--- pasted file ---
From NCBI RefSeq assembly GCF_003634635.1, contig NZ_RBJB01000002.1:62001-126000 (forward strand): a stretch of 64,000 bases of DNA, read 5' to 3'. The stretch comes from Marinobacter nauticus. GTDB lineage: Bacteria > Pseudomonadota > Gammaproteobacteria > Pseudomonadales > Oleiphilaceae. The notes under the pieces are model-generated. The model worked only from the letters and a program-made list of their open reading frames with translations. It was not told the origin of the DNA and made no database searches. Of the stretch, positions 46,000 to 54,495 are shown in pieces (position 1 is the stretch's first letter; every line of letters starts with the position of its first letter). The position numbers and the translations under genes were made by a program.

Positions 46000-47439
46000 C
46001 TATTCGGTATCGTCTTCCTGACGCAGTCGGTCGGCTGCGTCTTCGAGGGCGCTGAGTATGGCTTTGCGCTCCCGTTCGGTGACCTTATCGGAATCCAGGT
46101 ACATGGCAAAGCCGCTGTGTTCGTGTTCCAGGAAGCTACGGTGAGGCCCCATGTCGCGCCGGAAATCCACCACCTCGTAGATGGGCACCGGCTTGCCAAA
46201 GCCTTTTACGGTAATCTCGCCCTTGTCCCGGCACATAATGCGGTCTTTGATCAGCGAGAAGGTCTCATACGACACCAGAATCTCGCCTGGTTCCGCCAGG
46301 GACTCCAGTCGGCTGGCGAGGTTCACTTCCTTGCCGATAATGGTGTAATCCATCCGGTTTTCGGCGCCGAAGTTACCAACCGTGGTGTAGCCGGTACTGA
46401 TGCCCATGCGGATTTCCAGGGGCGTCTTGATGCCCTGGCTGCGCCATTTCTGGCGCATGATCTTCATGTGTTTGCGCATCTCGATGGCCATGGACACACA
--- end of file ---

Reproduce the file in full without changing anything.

From NCBI RefSeq assembly GCF_003634635.1, contig NZ_RBJB01000002.1:62001-126000 (forward strand): a stretch of 64,000 bases of DNA, read 5' to 3'. The stretch comes from Marinobacter nauticus. GTDB lineage: Bacteria > Pseudomonadota > Gammaproteobacteria > Pseudomonadales > Oleiphilaceae. The notes under the pieces are model-generated. The model worked only from the letters and a program-made list of their open reading frames with translations. It was not told the origin of the DNA and made no database searches. Of the stretch, positions 46,000 to 54,495 are shown in pieces (position 1 is the stretch's first letter; every line of letters starts with the position of its first letter). The position numbers and the translations under genes were made by a program.

Positions 46000-47439
46000 C
46001 TATTCGGTATCGTCTTCCTGACGCAGTCGGTCGGCTGCGTCTTCGAGGGCGCTGAGTATGGCTTTGCGCTCCCGTTCGGTGACCTTATCGGAATCCAGGT
46101 ACATGGCAAAGCCGCTGTGTTCGTGTTCCAGGAAGCTACGGTGAGGCCCCATGTCGCGCCGGAAATCCACCACCTCGTAGATGGGCACCGGCTTGCCAAA
46201 GCCTTTTACGGTAATCTCGCCCTTGTCCCGGCACATAATGCGGTCTTTGATCAGCGAGAAGGTCTCATACGACACCAGAATCTCGCCTGGTTCCGCCAGG
46301 GACTCCAGTCGGCTGGCGAGGTTCACTTCCTTGCCGATAATGGTGTAATCCATCCGGTTTTCGGCGCCGAAGTTACCAACCGTGGTGTAGCCGGTACTGA
46401 TGCCCATGCGGATTTCCAGGGGCGTCTTGATGCCCTGGCTGCGCCATTTCTGGCGCATGATCTTCATGTGTTTGCGCATCTCGATGGCCATGGACACACA